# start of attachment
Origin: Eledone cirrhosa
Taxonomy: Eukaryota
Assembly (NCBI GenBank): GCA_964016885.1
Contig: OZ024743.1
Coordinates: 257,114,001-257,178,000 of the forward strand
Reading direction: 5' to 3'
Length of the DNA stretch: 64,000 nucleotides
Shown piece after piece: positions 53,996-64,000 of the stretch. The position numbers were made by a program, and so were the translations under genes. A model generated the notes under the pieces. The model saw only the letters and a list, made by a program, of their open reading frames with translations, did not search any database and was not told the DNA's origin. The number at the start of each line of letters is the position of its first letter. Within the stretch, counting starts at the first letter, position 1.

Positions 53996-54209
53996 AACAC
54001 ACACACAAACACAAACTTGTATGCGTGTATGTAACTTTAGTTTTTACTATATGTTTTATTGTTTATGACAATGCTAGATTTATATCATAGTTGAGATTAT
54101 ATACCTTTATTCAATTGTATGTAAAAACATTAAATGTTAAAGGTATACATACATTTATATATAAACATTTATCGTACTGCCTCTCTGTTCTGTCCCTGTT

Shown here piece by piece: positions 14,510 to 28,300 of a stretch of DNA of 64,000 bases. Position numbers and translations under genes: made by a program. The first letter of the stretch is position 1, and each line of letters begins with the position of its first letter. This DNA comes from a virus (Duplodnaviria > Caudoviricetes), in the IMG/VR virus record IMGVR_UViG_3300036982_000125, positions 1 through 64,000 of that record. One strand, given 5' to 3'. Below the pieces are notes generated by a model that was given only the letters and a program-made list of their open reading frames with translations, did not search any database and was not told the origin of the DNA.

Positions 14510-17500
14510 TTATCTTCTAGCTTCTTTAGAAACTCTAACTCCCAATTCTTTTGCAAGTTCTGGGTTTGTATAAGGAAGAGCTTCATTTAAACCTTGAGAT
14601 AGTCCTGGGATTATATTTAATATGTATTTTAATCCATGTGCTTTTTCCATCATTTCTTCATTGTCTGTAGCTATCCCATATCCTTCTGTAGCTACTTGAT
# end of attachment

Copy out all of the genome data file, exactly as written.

Origin: Eledone cirrhosa
Taxonomy: Eukaryota
Assembly (NCBI GenBank): GCA_964016885.1
Contig: OZ024743.1
Coordinates: 257,114,001-257,178,000 of the forward strand
Reading direction: 5' to 3'
Length of the DNA stretch: 64,000 nucleotides
Shown piece after piece: positions 53,996-64,000 of the stretch. The position numbers were made by a program, and so were the translations under genes. A model generated the notes under the pieces. The model saw only the letters and a list, made by a program, of their open reading frames with translations, did not search any database and was not told the DNA's origin. The number at the start of each line of letters is the position of its first letter. Within the stretch, counting starts at the first letter, position 1.

Positions 53996-54209
53996 AACAC
54001 ACACACAAACACAAACTTGTATGCGTGTATGTAACTTTAGTTTTTACTATATGTTTTATTGTTTATGACAATGCTAGATTTATATCATAGTTGAGATTAT
54101 ATACCTTTATTCAATTGTATGTAAAAACATTAAATGTTAAAGGTATACATACATTTATATATAAACATTTATCGTACTGCCTCTCTGTTCTGTCCCTGTT

Shown here piece by piece: positions 14,510 to 28,300 of a stretch of DNA of 64,000 bases. Position numbers and translations under genes: made by a program. The first letter of the stretch is position 1, and each line of letters begins with the position of its first letter. This DNA comes from a virus (Duplodnaviria > Caudoviricetes), in the IMG/VR virus record IMGVR_UViG_3300036982_000125, positions 1 through 64,000 of that record. One strand, given 5' to 3'. Below the pieces are notes generated by a model that was given only the letters and a program-made list of their open reading frames with translations, did not search any database and was not told the origin of the DNA.

Positions 14510-17500
14510 TTATCTTCTAGCTTCTTTAGAAACTCTAACTCCCAATTCTTTTGCAAGTTCTGGGTTTGTATAAGGAAGAGCTTCATTTAAACCTTGAGAT
14601 AGTCCTGGGATTATATTTAATATGTATTTTAATCCATGTGCTTTTTCCATCATTTCTTCATTGTCTGTAGCTATCCCATATCCTTCTGTAGCTACTTGAT